Apparently someone thought that this was such a brilliant idea that they took that concept, applied even more changes, and re-released it in Japan, also using the name Life Force. The first level basically looks the same, but the second level is now the "kidney" stage, with a different background, and the asteroids changed into "kidney stones." The third stage is now the "stomach" zone, and the flames have been recolored blue to look more like stomach acid. The fourth stage is now the "liver" zone and barely looks an different. The final stage is basically exactly the same - they didn't even try to make it look biological. Some of the other bosses and enemies have been redesigned to look more organic, but most are the same. There are a lot more voices, which announce the stage and make various other comments, like yelling "Fire! Fire!" as you carve through the membrane leading to the first boss. Most of the music is the same, but the themes for stage two, four and five are different. Konami also reimplemented the Gradius-style power-up system for this version of Life Force. The problem is, they didn't rebalance the appearance of the power-up orbs. Now, it's a lot tougher to stay alive long enough to get options or shields, whereas they were more common in Salamander.

It doesn't stop there, because it gets weirder still with the Famicom/NES port. In Japan, it's called Salamander, but the exact same game became Life Force for the NES. The game itself is a combination of elements from both games - it uses the graphics of the Arcade Salamander, but keeps the Gradius-style power-up system from the Japanese arcade Life Force. The first and third stages are basically the same as the arcade versions, but the fourth stage has been moved up to become the second stage. The new fourth and fifth stages are completely new - one is a another biological level, where you fight over the spine and through a giant ribcage, culminating in a fight against a giant skull. The other takes place in some Egyptian ruins, which totally don't make sense in the concept of fighting through the organs of a gigantic monster, but whatever. The third level boss was also changed - in the arcade version, it's a dragon made out of flames, but in the home versions, you only fight its head, which now takes up a huge portion of the screen. The final stage is mostly the same, except Zelos now has snakes to defend it, and you get sent back several levels if you fail to kill it, instead of just replaying the last stage. Harsh.

Overall, the game is still difficult, but completely manageable compared to the ruthless arcade version. The scrolling is a bit slower than the arcade game too, so it's not nearly as hectic. It does feature a thirty-live code, implemented via the famous Konami code, which makes it beatable for shooter newbies. In Japan, the game cartridge featured a transparent blue plastic casing, so you could see the innards of the cartridge. It also has a slightly different ending: In the American version, you simply see the ships escape from the exploding monster, and then the Konami logo pops up while the ending music plays. In the Japanese version, there's a credit sequence, with your pilot - still wearing a helmet - on the side of the screen. At the end, the pilot takes off the helmet, revealing herself to be a woman, a twist obviously borrowed from Metroid. This change was potentially due to the fact that the Japanese version used a custom Konami memory mapper, while the American version used one of Nintendo's general mappers, which may not have supported the same functions. Some other Konami games, like Contra and Castlevania III, needed to have features removed for the same reasons. The Japanese version also allows you to have three options instead of just two.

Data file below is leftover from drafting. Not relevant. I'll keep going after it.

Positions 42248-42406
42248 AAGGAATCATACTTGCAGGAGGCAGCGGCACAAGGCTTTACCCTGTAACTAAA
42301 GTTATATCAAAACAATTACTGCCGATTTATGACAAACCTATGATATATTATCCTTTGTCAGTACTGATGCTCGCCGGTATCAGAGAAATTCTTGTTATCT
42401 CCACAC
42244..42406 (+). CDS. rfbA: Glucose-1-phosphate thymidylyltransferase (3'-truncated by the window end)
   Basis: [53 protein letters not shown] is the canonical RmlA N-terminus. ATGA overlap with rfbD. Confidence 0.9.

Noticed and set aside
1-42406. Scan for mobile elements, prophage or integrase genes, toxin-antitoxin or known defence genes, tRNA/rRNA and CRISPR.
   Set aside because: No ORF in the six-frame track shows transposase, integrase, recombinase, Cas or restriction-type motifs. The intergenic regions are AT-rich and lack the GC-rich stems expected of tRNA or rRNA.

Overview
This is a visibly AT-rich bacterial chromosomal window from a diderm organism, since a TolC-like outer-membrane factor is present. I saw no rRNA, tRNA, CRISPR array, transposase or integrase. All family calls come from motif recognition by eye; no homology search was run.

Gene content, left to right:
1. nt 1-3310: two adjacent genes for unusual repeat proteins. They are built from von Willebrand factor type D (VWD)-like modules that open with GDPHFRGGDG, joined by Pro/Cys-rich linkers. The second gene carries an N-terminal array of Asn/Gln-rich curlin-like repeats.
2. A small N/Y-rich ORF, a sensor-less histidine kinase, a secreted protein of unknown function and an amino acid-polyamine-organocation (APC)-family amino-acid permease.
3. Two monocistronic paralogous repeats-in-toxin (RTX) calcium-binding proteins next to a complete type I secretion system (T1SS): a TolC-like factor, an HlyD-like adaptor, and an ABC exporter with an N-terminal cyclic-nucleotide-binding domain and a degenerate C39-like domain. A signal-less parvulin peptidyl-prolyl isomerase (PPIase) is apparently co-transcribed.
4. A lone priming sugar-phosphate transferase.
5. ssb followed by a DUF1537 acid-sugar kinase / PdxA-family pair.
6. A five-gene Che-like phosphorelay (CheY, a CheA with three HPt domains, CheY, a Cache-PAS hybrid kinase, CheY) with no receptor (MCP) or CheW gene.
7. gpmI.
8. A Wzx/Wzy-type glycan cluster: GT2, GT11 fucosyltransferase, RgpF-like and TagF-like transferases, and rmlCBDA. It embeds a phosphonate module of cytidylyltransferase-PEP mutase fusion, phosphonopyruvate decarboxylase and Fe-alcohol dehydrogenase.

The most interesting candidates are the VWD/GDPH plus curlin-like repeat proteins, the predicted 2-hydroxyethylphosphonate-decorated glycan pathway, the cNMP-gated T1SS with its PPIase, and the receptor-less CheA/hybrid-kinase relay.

The graphics are quite impressive for the NES, and the PSG sound is arguably better than the arcade synth, even though it's missing the voice samples. The two player mode is still intact, although each player is limited to two options. Overall, it's an excellent port, and an outstanding game - one of the best shooters on the system.

The PC Engine version is much closer to the arcade game, featuring nearly identical graphics and gameplay. There's a status bar at the bottom of the screen, and the screen needs to scroll up and down a tiny bit to show the entire playing field. The music is a bit better, although it's also missing the voices. Each stage also now has a title before it. This version also uses a Gradius-style checkpoint system - at least in single player mode - but it's also less oppressively difficult than the arcade version, so it's actually more playable. It doesn't feature any extra levels like most of the Konami PC Engine ports, which is a bit disappointing, but it's preferable to the NES version if you want something closer to the arcade.

Like the original Gradius, Salamander also received a handful of ports to Western home computers. The Commodore 64 version is pretty remarkable, because it looks fantastic and plays very well too. There's some flickering and slowdown, and it's missing the fourth and fifth stages, as well as the two player mode, but it's one of the better arcade shooter ports for the computer. The Amstrad and Spectrum ports are identical, and not only look terrible, but are nearly impossible to control, and are heavily compromised in every way imaginable. They also contain only four stages.